Wednesday, September 22, 2010

Project Yourself: Mariam Quessny

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Project Yourself
The story of Cairo’s Open Mic Nights with Mariam Quessny

It takes a lot to revive a soul, especially when all it blazes is negative energy and frustration. That’s why we’re honored to have a concierge, like “Project Yourself” in our country because it helps us make use of our signs of disapproval, changing them to live in a better life. It’s not only a cultural place that people love to showcase their talents in, but mainly it’s about having a voice, having a chance to influence others, and really enjoying your time in the process. Mariam Quessny has initiated the wave of Open Mics, in an attempt to be a part of every performers/artists’ lives. And even if you’re not an artist, you’re most welcome to share what you have to say, interact with new people, and attend a night to remember. We’re presenting to you a very intellectual interview with an artist, who truly believes in Underground and how it can genuinely affect Egyptians.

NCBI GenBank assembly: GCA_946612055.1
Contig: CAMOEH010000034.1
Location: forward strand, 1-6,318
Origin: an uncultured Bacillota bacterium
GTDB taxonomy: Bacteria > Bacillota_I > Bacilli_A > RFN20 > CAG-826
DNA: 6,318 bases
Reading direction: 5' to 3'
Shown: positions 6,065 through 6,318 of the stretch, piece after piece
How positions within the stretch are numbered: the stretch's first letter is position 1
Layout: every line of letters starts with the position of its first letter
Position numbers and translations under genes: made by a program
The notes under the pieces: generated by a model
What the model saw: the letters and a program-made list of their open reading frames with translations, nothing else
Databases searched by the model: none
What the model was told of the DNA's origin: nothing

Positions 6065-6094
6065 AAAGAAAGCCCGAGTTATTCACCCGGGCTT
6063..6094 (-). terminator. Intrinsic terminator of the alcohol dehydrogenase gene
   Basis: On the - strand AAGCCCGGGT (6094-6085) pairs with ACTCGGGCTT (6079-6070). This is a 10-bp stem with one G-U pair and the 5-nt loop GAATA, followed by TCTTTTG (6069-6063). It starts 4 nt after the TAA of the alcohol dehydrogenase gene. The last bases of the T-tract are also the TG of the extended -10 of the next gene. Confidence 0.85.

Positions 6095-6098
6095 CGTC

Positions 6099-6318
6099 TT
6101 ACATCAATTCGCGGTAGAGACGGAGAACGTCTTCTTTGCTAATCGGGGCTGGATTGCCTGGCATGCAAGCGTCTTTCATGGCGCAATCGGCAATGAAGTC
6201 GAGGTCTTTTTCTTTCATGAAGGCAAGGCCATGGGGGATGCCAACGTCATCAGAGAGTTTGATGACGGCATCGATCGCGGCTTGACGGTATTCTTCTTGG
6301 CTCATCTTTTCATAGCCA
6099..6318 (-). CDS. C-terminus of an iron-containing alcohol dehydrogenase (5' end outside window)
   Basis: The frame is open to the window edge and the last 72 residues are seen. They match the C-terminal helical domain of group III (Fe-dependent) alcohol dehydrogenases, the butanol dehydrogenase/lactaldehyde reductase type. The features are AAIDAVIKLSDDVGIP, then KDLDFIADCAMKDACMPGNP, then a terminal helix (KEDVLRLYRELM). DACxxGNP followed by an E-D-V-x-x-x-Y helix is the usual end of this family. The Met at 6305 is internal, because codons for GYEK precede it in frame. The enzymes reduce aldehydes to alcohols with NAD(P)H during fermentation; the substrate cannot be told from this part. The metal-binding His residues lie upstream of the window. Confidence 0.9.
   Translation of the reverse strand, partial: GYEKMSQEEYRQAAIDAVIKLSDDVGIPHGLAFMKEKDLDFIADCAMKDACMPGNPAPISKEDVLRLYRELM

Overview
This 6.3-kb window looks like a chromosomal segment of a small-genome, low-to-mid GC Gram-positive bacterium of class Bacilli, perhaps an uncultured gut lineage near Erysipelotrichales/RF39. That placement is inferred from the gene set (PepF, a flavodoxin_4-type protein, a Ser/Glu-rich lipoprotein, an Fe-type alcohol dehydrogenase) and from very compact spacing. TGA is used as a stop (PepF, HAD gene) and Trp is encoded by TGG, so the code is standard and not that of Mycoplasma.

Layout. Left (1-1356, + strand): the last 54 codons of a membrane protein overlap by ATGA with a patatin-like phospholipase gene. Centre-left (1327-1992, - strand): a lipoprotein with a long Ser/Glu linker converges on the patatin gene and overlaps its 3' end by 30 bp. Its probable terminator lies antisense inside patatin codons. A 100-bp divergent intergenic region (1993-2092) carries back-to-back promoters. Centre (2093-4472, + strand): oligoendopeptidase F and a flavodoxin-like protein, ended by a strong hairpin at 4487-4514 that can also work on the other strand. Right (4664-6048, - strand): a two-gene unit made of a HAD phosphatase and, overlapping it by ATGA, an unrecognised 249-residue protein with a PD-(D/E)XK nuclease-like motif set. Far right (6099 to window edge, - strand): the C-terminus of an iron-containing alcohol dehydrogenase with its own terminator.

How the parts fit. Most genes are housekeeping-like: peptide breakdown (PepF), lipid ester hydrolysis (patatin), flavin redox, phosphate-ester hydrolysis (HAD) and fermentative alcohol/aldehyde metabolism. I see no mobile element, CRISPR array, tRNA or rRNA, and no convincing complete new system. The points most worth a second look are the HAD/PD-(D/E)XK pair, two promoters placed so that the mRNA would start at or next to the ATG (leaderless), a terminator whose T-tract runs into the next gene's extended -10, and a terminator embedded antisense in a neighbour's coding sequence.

MM: First, we’d like to ask you, do we really have an Underground movement in Egypt?

Mariam: I think we have vibrations; it’s not really a movement because people are not connected. For now, everyone is vibrating on their own. If they’re really connected, they would light up, like stars or move, like sea waves.


MM: Do you think artists need a motive or a goal to reach?

Mariam: I think some people have passion since ever; not caring to be well-known. That’s what amazing about the Underground; you do it ‘cause you love it, not because you have to. You need to do it; you need to express yourself. Don’t know about the goal, but I think they need to know they’re not alone; there are people who are like them and need to share. By sharing, you exchange and you add to yourself and others, then you grow, which is great. That’s why, they really need is to be heard more. They need to release some of their talents. I think it would be selfish of them to keep it for themselves, when other people are influenced directly and indirectly by them.


MM: So, tell us more about yourself.